Under the circumstances here, the erroneous admission of the entries contained in the Coney Island Hospital record and the deposition testimony of Uddin and Volovoy cannot be deemed harmless, as the entries and testimony related to the very issue to be determined by the jury, i.e., whether Orr and the Medical Center failed to recognize the severity of the decedent’s illness (see Cuevas v Alexander’s, Inc., 23 AD3d at 429). A new trial is therefore necessary.

HSBC Bank USA, Natl. Assn. v Green, 2019 NY Slip Op 06482 [2d Dept. 2019]

Here, the plaintiff established standing by submitting the note, the mortgage, and the endorsement of the note in blank, when it filed the complaint (see e.g. U.S. Bank Natl. Assn. v Cox, 148 AD3d 962, 963; Deutsche Bank Trust Co. Ams. v Garrison, 147 AD3d 725, 726). However, Green correctly contends that the plaintiff failed to submit evidence establishing her default. Wilson failed to attach or incorporate any of Wells Fargo’s business records to her affidavit. Accordingly, her affidavit constituted inadmissible hearsay and lacked probative value (see Bank of N.Y. Mellon v Gordon, 171 AD3d 197).

The Supreme Court providently exercised its discretion in denying the plaintiff’s motion for leave to renew the motion for summary judgment on the complaint insofar as asserted against Green and for an order of reference. ” A motion for leave to renew is not a second chance freely given to parties who have not exercised due diligence in making their first factual presentation'” (Kamdem-Ouaffo v Pepsico, Inc., 133 AD3d 828, 828, quoting Elder v Elder, 21 AD3d 1055, 1055). Here, the plaintiff failed to provide a reasonable explanation for failing to provide the information contained in Brooks’s affidavit with the original motion (see Caffee v Arnold, 104 AD2d 352). In any event, Brooks’s affidavit failed to establish Green’s default. Thus, her affidavit would not have changed the prior determination.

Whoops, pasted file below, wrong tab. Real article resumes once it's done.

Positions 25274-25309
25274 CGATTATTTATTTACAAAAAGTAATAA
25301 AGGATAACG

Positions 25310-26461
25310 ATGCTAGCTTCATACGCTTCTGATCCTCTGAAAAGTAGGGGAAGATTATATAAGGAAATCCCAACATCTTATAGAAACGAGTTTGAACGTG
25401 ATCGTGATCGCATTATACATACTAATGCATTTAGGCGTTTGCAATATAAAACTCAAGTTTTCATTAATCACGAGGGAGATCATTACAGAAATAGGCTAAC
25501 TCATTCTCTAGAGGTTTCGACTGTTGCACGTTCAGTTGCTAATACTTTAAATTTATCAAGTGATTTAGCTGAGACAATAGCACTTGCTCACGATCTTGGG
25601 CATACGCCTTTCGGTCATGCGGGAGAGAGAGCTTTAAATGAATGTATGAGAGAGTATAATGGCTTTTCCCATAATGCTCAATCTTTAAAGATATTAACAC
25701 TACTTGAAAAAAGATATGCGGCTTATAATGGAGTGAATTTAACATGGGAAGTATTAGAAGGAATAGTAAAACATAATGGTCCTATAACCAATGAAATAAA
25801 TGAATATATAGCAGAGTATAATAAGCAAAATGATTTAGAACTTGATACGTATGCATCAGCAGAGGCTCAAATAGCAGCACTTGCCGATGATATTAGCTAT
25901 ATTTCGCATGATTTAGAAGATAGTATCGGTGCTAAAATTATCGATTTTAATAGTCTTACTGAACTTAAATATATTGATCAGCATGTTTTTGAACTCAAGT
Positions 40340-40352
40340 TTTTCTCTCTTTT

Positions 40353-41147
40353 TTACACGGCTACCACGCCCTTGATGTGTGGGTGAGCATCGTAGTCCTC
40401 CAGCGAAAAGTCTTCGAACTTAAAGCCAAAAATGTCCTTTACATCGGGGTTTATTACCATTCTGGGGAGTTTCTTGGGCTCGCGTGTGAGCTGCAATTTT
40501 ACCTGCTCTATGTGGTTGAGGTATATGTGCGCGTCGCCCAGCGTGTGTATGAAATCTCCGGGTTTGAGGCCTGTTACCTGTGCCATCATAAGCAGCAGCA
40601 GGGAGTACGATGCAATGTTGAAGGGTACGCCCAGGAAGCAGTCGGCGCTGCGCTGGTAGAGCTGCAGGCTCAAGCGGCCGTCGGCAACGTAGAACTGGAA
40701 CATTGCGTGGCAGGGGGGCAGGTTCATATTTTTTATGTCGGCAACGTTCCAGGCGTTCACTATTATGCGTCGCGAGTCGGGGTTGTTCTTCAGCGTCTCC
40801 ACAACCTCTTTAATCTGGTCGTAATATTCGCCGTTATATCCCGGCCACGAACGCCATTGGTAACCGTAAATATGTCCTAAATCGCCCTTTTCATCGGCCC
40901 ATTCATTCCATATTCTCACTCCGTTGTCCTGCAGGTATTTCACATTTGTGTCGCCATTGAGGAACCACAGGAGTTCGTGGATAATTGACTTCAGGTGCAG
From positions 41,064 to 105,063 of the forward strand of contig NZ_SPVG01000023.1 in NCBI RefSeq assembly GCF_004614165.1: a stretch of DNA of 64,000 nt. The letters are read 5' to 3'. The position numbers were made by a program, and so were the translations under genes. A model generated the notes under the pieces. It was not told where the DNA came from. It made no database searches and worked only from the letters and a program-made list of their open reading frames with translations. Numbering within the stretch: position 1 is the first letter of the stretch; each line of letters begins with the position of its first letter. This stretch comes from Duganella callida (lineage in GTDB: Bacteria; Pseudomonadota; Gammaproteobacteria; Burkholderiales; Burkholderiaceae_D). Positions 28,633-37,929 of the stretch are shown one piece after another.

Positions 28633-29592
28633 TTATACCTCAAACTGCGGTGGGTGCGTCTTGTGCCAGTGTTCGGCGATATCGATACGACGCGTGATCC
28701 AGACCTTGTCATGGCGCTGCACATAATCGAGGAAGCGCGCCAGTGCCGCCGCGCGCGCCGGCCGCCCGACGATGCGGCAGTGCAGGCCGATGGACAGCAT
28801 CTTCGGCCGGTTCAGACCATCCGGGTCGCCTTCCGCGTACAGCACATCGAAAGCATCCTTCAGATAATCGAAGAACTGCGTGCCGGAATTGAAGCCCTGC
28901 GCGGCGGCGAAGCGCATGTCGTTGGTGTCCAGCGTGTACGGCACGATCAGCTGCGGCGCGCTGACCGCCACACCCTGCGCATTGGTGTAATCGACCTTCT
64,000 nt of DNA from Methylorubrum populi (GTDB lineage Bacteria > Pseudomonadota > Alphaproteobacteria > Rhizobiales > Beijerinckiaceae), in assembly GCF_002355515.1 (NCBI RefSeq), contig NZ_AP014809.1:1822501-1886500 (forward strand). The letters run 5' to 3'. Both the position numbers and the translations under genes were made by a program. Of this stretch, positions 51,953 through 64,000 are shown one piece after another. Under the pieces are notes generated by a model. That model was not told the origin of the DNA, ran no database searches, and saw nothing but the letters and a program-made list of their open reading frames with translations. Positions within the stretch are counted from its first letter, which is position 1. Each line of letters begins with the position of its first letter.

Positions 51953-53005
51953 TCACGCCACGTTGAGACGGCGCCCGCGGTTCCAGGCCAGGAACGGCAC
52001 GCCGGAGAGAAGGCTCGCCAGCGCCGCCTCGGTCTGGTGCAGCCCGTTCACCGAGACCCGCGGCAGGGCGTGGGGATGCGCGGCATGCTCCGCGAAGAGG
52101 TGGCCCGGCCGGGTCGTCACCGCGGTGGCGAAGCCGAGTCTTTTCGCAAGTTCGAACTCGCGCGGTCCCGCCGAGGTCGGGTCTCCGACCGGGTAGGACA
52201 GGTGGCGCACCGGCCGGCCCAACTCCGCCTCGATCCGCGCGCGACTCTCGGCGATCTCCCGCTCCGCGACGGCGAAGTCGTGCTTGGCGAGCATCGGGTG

We also agree with the Supreme Court’s determination that the plaintiff failed to meet its prima facie burden at trial. “A proper foundation for the admission of a business record must be provided by someone with personal knowledge of the maker’s business practices and procedures” (Citibank, N.A. v Cabrera, 130 AD3d 861, 861; see Aurora Loan Servs., LLC v Mercius, 138 AD3d 650, 652). At the trial in this case, Wiggins testified only that he had access to Wells Fargo’s computerized records. He did not testify that he was familiar with Wells Fargo’s practices in making those records, and he failed to state that he had any knowledge regarding the plaintiff’s records. Moreover, the plaintiff did not attempt to introduce any of the relevant records into evidence.


Saccone v Gross, 2011 NY Slip Op 04444 (App. Div., 2nd 2011)

The plaintiffs' contention that the verdict was contrary to the weight of the evidence also is without merit. A jury verdict should not be set aside as contrary to the weight of the evidence unless the jury could not have reached the verdict on any fair interpretation of the evidence (see Mancusi v Setzen, 73 AD3d 992, 993; Nicastro v Park, 113 AD2d 129, 134). " The jury's resolution of conflicting expert testimony is entitled to great weight, as it is the jury that had the opportunity to observe and hear the experts'" (Mancusi v Setzen, 73 AD3d at 993 quoting Speciale v Achari, 29 AD3d 674, 675). " Where, as here, conflicting expert testimony is presented, the jury is entitled to accept one expert's opinion and reject that of another expert'" (Morales v Interfaith Med. Ctr., 71 AD3d 648, 650 quoting Ross v Mandeville, 45 AD3d 755, 757; see Segal v City of New York, 66 AD3d 865, 867). It is within the province of the jury to determine an expert's credibility (see Monroy v Glavas, 57 AD3d 631, 632; Cohen v Kasofsky, 55 AD3d 859, 860). Thus, since the jury was entitled to accept the opinion of the respondents' experts, there is no basis to disturb its determination.  

The plaintiff was properly precluded from offering the Physicians' Desk Reference (hereinafter the PDR) into evidence because the proffered evidence constituted inadmissible hearsay (see Spensieri v Lasky, 94 NY2d 231, 234; Hinlicky v Dreyfuss, 6 NY3d 636; Winant v Carras, 208 AD2d 618, 620).

Azevedo v Platform Taxi Serv., Inc., 2011 NY Slip Op 03985 (App. Div., 2nd 2011)